ChoiceChoiceChoice

    (b) Concurrent schedules of reinforcement

    Reward Reward

    Fore-period

    Delay Motion ChoiceFore-period

    (a) Random-dot motion direction discrimination task

    FIGURE 31.1 Decision-Making tasks used in monkeys. (a) A random-dot motion discrimination task. When the animal fixates a central target, two peripheral choice targets are presented. Then, random-dot motion stimuli are presented, and the animal is required to shift its gaze towards one of the choice targets according to the direction of random-dot stimuli. (b) During a decision-making task based on concurrent reinforcement schedules, each target is baited with a particular probability (variable rate) or after a time interval sampled from a particular distribution (variable interval).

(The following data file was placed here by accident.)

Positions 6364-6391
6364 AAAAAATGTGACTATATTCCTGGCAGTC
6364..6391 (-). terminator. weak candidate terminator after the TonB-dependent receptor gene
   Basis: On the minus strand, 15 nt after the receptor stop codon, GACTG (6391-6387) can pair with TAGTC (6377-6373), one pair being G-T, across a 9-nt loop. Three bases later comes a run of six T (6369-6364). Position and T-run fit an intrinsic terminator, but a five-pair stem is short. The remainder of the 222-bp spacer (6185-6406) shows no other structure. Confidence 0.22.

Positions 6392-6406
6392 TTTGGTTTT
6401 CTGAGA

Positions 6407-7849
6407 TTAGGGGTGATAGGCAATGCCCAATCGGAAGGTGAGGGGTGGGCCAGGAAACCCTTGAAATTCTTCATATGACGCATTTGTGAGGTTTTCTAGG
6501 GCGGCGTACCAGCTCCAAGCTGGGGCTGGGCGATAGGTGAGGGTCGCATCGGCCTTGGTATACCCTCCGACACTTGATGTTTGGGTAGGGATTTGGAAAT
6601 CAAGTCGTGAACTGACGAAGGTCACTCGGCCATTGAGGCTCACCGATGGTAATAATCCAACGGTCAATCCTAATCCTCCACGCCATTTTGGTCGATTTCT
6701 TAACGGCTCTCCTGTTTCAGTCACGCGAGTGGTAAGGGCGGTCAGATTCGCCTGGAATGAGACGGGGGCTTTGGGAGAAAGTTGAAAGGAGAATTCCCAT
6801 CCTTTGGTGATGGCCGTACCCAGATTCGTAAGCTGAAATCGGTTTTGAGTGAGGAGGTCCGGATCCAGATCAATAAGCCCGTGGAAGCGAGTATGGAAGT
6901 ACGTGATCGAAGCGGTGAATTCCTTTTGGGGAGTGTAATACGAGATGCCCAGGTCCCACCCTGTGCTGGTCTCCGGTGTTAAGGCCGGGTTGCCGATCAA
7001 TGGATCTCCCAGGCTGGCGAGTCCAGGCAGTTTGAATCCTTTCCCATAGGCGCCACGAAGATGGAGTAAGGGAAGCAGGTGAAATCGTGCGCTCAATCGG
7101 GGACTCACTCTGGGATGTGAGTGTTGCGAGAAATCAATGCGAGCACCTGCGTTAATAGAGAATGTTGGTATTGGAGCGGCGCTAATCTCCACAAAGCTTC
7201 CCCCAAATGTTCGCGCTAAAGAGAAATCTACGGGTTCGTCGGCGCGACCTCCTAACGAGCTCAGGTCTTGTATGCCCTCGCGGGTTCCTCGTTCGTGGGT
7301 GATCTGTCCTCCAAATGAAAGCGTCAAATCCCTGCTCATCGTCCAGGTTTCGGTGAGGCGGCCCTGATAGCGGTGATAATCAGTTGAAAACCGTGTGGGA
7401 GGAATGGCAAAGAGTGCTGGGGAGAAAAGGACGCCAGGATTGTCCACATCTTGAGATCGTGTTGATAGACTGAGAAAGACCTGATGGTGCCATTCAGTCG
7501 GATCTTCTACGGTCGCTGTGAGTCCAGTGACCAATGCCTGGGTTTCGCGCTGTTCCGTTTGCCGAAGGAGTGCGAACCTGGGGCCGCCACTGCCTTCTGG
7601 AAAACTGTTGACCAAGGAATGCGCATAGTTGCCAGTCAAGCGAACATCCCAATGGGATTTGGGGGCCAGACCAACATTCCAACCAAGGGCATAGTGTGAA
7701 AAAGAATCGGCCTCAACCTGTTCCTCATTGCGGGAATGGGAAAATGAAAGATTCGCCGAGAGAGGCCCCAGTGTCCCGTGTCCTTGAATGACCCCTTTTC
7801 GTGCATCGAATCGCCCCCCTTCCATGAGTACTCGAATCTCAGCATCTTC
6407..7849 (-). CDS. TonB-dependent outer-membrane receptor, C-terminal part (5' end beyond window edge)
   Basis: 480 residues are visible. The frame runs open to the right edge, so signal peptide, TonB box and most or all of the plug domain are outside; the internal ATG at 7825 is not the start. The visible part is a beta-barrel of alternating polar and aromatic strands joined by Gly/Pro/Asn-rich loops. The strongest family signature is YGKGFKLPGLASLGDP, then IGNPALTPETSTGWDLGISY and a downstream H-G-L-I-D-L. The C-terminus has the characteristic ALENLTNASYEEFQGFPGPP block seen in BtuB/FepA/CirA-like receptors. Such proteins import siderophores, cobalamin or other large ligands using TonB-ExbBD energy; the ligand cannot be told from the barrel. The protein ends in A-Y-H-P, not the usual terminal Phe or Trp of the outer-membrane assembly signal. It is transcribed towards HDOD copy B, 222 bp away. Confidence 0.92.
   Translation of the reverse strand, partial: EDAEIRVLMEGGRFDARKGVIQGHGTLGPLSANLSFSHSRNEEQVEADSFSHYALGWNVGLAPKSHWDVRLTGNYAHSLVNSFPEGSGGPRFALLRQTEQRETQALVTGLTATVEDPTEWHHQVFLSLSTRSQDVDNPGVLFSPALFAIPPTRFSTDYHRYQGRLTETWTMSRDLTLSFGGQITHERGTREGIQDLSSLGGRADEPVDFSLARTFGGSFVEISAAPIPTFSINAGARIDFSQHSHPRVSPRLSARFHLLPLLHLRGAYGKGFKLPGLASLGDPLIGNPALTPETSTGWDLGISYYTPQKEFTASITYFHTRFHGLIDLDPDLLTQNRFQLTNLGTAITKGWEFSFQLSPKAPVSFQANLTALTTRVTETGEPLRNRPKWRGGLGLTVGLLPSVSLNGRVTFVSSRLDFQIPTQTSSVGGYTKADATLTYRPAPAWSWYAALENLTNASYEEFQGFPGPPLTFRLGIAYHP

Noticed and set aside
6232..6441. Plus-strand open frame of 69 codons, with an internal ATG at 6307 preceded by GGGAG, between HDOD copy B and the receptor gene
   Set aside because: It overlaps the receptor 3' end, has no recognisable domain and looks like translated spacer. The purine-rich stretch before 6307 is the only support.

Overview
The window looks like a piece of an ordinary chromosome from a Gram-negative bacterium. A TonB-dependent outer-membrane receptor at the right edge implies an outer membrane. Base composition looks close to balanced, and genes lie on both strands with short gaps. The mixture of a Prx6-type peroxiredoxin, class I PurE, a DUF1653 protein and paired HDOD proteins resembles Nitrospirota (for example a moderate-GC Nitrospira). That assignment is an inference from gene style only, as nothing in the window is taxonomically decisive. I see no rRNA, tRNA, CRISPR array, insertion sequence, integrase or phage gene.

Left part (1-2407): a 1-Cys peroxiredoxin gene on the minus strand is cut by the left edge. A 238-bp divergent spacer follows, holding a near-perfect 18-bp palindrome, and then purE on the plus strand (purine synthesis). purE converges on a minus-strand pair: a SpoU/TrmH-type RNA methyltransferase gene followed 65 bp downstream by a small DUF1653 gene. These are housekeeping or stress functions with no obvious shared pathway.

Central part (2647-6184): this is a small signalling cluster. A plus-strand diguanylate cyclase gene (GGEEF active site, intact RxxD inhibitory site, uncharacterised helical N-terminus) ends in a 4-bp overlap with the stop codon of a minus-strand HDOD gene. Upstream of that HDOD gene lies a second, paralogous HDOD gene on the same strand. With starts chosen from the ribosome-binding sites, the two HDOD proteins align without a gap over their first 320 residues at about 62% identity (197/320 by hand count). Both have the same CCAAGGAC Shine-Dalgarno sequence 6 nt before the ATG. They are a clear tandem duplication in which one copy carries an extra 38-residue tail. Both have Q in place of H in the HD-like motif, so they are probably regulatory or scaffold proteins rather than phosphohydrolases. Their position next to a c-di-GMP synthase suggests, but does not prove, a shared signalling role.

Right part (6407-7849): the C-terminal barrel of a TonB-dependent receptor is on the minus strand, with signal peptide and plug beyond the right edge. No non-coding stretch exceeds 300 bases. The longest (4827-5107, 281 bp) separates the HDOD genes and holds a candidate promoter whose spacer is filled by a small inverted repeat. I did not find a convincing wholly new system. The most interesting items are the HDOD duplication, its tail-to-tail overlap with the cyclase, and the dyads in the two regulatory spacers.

• V. THE NEURAL MECHANISMS FOR CHOICE

    483

    2004 ; Lee et al ., 2004, 2005 ). During such tasks, neurons in the dorsolateral prefrontal cortex and the anterior cin gulate cortex exhibited firing activity that reflected history of past choice and rewards ( Barraclough et al ., 2004 ; Seo and Lee, 2007 ; Seo et al ., 2007 ).